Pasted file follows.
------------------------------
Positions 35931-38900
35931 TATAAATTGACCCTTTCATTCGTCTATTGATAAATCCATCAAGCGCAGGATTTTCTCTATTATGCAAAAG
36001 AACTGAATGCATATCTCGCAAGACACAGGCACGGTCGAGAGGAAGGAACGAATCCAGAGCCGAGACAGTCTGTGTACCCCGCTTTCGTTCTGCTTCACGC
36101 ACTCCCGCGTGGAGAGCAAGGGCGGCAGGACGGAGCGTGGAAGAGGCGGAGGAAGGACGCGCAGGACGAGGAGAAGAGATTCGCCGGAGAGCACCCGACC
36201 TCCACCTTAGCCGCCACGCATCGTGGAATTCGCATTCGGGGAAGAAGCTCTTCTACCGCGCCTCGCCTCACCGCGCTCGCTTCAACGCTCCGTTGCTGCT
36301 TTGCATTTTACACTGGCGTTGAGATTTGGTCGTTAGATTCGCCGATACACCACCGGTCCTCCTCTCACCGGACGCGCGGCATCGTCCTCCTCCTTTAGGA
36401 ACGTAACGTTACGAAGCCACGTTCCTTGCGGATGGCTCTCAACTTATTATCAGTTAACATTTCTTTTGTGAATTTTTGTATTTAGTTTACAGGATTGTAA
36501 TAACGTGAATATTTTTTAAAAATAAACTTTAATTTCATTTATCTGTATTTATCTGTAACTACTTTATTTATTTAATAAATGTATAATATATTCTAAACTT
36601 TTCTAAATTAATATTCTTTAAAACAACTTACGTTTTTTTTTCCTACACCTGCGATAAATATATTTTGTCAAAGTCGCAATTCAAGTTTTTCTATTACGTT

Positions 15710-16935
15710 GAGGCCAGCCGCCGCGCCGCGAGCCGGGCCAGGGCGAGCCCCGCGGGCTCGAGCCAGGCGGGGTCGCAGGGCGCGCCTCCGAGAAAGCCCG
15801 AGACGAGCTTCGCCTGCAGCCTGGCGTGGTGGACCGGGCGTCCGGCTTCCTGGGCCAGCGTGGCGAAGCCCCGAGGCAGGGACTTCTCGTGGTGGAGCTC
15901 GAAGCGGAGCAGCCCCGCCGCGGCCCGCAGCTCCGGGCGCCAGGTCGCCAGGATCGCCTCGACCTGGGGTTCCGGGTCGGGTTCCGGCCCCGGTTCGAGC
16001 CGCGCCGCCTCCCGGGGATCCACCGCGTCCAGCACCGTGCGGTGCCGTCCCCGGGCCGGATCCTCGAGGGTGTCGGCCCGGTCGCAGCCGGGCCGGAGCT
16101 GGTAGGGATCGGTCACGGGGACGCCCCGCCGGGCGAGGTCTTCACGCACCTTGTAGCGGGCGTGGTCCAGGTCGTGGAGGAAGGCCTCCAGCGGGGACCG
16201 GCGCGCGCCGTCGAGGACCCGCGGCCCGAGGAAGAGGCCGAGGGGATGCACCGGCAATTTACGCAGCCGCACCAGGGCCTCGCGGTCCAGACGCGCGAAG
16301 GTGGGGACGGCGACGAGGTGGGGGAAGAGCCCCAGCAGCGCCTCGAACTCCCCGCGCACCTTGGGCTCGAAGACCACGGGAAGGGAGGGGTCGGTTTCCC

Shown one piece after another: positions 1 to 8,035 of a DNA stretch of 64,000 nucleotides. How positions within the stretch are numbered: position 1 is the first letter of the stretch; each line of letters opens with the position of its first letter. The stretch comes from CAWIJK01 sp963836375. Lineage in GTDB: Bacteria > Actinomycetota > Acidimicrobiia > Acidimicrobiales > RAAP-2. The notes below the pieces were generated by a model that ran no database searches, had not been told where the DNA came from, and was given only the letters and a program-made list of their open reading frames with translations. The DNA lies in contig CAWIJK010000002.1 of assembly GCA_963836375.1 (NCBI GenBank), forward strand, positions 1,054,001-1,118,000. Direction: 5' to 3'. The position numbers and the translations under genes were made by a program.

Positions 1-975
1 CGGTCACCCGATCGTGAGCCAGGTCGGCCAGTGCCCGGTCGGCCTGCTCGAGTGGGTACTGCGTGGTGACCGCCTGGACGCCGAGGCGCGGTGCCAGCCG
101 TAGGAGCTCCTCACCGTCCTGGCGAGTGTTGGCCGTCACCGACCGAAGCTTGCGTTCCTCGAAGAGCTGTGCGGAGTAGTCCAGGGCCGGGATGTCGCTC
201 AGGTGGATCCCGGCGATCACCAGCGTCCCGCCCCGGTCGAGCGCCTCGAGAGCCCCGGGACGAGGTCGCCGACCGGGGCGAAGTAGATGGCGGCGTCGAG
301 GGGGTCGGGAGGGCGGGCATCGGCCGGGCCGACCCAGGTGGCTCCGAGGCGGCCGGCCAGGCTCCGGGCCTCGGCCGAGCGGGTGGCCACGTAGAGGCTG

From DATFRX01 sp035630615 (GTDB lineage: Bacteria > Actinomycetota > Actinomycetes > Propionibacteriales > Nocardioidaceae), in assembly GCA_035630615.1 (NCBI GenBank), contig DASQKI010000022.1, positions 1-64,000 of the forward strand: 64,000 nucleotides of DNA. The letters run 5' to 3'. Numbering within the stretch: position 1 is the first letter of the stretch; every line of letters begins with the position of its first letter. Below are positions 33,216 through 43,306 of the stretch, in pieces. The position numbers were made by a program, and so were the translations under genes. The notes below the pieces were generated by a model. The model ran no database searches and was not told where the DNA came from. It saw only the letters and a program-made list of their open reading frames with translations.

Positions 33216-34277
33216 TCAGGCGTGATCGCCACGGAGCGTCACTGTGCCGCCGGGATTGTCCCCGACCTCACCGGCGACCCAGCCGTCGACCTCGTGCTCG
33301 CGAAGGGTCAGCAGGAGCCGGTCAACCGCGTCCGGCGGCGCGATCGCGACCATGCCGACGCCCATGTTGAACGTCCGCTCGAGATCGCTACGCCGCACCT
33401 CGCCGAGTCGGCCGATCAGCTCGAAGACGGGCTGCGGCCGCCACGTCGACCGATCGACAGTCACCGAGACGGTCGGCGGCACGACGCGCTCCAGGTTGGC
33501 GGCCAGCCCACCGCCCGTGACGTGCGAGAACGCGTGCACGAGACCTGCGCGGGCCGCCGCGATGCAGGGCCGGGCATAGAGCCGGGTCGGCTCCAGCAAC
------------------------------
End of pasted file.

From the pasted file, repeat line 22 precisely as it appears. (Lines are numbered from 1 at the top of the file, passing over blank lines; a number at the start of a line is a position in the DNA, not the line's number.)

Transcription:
201 AGGTGGATCCCGGCGATCACCAGCGTCCCGCCCCGGTCGAGCGCCTCGAGAGCCCCGGGACGAGGTCGCCGACCGGGGCGAAGTAGATGGCGGCGTCGAG